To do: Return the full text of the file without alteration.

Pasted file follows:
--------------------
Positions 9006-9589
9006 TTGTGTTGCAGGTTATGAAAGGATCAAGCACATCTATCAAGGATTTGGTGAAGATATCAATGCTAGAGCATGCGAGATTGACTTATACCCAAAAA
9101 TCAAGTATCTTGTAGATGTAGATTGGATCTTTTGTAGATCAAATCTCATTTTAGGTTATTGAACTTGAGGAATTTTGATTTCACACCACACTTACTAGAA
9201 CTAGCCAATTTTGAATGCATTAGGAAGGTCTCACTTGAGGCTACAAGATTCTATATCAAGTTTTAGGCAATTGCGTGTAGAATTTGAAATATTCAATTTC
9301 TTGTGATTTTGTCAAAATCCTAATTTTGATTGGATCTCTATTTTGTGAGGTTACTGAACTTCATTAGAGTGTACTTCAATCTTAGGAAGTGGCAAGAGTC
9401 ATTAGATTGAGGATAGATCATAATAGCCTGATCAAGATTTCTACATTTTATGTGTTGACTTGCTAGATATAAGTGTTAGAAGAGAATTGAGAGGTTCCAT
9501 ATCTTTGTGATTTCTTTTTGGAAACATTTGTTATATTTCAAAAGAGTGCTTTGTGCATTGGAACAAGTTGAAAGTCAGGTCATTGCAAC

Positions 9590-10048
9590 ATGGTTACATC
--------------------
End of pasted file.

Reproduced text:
Positions 9006-9589
9006 TTGTGTTGCAGGTTATGAAAGGATCAAGCACATCTATCAAGGATTTGGTGAAGATATCAATGCTAGAGCATGCGAGATTGACTTATACCCAAAAA
9101 TCAAGTATCTTGTAGATGTAGATTGGATCTTTTGTAGATCAAATCTCATTTTAGGTTATTGAACTTGAGGAATTTTGATTTCACACCACACTTACTAGAA
9201 CTAGCCAATTTTGAATGCATTAGGAAGGTCTCACTTGAGGCTACAAGATTCTATATCAAGTTTTAGGCAATTGCGTGTAGAATTTGAAATATTCAATTTC
9301 TTGTGATTTTGTCAAAATCCTAATTTTGATTGGATCTCTATTTTGTGAGGTTACTGAACTTCATTAGAGTGTACTTCAATCTTAGGAAGTGGCAAGAGTC
9401 ATTAGATTGAGGATAGATCATAATAGCCTGATCAAGATTTCTACATTTTATGTGTTGACTTGCTAGATATAAGTGTTAGAAGAGAATTGAGAGGTTCCAT
9501 ATCTTTGTGATTTCTTTTTGGAAACATTTGTTATATTTCAAAAGAGTGCTTTGTGCATTGGAACAAGTTGAAAGTCAGGTCATTGCAAC

Positions 9590-10048
9590 ATGGTTACATC